“The Dude’s ‘shrug’ is almost Herculean. I also find his immunity to the pressures of society and the opinion of others extremely admirable,” continues Benjamin, pointing to his appreciation of the Dude’s ‘you do you’ mindset. “We’re very social creatures and not designed to think for ourselves. It takes a special sort of mind to be sceptical about what other people insist to be the truth, and at the same time not be instantly dismissive of their ideas. The Dude sees everything as provisional,” he reasons. “As he jokingly puts it, he adheres to a strict regimen to keep his mind limber. It’s not an easy thing to do.”

It’s this mix of big ideas – shaken together like some sort of philosophical White Russian – that inspired the cornerstones of Dudeism. “In a nutshell, Dudeism is a simplified version of Taoism,” explains Benjamin. “The essential message is that there’s an efficient, harmonious way to approach the problems of life – mainly we should learn to ‘go with the flow’ and not react by creating bigger problems.”

To illustrate this point, Benjamin points to the way the Dude handled one of the biggest issues to threaten his vibe. “The Dude’s one mistake was that he ‘valued’ his rug so much he was willing to let go of his peaceful life to pursue some moral recompense.” However, despite his easily-aggravated bowling buddy Walter (John Goodman) adding fuel to the fire, ol’ Dude still managed to keep his cool. “The Dude is profoundly patient and forgiving but he takes no shit and doesn’t care what people think of him. While the Dude is lazy and unemployed, Dudeism is not about being lazy, but rather having the courage to be lazy if that’s what you want to do. You can be a hard-working Dudeist — the key is in the attitude.”

Dudeism boasts over 700,000 ordained Dudeist Priests across the world – and while Benjamin’s keen to mention that these are primarily based in English-speaking countries, he does reveal there are a surprising number of German Dudeists, despite their Nihilist representation in the Coen’s film – “I’m happy Germans don’t seem to take that personally,” he laughs. For many, he believes Dudeism offers a modern solution to the problems of modern living, where answers aren’t always black and white.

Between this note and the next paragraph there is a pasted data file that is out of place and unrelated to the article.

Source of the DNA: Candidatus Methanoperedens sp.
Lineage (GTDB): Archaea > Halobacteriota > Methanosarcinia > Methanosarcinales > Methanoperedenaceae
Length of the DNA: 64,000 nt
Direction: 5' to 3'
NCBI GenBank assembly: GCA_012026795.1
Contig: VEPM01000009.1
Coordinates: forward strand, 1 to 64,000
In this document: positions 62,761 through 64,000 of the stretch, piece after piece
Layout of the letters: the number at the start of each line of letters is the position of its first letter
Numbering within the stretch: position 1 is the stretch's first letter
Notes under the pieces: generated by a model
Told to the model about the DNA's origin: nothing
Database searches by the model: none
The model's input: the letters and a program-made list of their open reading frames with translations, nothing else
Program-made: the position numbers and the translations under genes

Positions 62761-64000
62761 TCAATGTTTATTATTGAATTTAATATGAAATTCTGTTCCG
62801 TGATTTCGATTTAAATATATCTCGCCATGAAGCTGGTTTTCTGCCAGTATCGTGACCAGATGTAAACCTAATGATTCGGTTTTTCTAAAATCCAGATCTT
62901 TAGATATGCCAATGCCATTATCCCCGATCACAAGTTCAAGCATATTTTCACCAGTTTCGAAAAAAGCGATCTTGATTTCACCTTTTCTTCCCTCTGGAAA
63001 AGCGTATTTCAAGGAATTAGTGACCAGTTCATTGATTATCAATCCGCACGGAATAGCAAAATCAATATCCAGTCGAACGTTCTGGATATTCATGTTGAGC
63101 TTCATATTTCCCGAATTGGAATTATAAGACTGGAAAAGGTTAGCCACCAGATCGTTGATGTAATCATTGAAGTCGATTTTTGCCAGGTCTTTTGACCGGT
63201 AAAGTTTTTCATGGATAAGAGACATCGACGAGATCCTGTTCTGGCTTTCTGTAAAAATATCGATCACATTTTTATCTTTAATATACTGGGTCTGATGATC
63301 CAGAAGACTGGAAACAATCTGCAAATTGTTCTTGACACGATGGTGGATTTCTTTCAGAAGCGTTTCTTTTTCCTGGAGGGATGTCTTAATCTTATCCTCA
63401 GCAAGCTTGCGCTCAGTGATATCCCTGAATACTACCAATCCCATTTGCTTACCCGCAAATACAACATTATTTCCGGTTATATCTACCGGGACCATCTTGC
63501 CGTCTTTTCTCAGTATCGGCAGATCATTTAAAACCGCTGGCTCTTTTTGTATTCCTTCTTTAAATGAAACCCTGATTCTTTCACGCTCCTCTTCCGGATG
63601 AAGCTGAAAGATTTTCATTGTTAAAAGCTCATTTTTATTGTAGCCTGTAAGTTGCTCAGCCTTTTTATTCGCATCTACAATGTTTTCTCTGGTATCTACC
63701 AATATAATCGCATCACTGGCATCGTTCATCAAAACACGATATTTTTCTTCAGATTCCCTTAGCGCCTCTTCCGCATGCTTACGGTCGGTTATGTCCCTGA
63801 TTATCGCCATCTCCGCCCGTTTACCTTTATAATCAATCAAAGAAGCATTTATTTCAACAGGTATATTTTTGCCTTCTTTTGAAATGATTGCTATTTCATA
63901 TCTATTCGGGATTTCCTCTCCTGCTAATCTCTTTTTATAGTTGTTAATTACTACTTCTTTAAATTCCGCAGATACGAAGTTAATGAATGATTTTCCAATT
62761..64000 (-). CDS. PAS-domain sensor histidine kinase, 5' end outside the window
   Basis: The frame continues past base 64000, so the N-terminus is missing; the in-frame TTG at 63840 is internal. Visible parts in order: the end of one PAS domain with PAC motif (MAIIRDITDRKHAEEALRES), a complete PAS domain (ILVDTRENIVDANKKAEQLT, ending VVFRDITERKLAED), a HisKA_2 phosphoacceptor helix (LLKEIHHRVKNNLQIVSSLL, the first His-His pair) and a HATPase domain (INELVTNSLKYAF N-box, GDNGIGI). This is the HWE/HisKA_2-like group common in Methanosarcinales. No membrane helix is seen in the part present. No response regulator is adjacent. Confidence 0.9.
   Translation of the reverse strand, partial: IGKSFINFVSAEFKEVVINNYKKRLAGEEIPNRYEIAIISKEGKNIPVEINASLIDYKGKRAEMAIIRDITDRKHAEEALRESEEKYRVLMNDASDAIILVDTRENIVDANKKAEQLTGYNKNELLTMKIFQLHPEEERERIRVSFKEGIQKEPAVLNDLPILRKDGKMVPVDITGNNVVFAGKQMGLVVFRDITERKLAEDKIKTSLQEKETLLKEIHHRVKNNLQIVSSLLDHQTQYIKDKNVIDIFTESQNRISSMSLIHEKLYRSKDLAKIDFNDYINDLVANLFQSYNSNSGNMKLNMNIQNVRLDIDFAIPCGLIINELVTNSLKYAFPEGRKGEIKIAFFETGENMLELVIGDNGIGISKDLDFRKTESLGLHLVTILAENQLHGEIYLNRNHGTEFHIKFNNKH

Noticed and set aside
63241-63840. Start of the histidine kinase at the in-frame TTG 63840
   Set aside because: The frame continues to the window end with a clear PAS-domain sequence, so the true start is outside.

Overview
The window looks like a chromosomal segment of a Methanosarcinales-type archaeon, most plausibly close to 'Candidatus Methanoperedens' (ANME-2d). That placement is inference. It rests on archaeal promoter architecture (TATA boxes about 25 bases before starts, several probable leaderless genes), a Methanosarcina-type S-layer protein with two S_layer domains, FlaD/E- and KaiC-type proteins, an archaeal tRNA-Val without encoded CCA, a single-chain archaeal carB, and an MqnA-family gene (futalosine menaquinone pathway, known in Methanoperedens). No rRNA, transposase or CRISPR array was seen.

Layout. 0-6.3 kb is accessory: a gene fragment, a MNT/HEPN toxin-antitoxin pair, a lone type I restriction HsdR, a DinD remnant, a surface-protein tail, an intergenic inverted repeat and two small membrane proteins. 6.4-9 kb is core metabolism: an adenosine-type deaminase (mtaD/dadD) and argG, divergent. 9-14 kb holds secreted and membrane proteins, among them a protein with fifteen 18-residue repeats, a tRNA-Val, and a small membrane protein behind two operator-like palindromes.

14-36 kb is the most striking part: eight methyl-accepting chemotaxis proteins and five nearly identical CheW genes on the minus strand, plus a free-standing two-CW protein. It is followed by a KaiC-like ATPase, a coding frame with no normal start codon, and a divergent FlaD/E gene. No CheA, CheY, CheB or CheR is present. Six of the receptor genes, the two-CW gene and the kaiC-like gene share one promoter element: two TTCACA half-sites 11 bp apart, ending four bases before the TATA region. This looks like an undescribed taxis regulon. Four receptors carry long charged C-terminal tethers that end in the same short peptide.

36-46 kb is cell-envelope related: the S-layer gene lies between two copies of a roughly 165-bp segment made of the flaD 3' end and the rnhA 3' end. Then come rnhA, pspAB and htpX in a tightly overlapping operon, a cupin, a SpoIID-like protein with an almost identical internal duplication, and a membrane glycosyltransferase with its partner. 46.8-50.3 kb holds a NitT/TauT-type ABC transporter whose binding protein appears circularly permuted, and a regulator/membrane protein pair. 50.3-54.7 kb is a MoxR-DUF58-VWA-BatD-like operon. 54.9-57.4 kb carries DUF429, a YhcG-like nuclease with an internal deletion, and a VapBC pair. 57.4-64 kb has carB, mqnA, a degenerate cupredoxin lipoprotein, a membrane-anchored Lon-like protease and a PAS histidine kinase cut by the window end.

“I think for a lot of people, religion merely functions as a convenient heuristic to help simplify a complicated and difficult world and while a lot of what’s in traditional religion is very helpful, a lot is really old and outdated,” suggested Benjamin. “I think a lot of people would love to have an easy worldview that helps them get through their day. It just seemed to me that the lessons in The Big Lebowski could help a lot of people be happier and how how to act – and react – in certain situations.”

If followers are faced with aggressions that simply will not stand, through Dudeism, they can be better equipped to handle them. As its founder, the religion’s popularity still comes as a bit of a surprise: “It’s always fun to see photos of Dudeist Priests marrying people,” he chuckles. “Sometimes they even do so in bathrobes or Pendelton sweaters like the Dude.” And no – you don’t have to be a fan of White Russians and weed to join: “I’m all for drug legalization but I don’t smoke weed because it makes me paranoid and I like White Russians but after two or three I get a little queasy from all the dairy. I’m also a terrible bowler,” he adds. “The point is not to BE the Dude but to be LIKE the Dude.”

On a more grounded level, creating Dudeism has also left Benjamin with an unexpected sense of community and acceptance, two things that are surely the cornerstones of any successful religion. “I felt a little lonely for most of my life before Dudeism because I felt like I thought differently than most people, “he admits. “Dudeism and Dudeists have always been around, even way before I started Dudeism. Mainly, it’s just nice to know that a lot of people see the world the same way I do.”

Published 6 Mar 2023

Tags: Coen brothers Jeff Bridges The Big Lebowski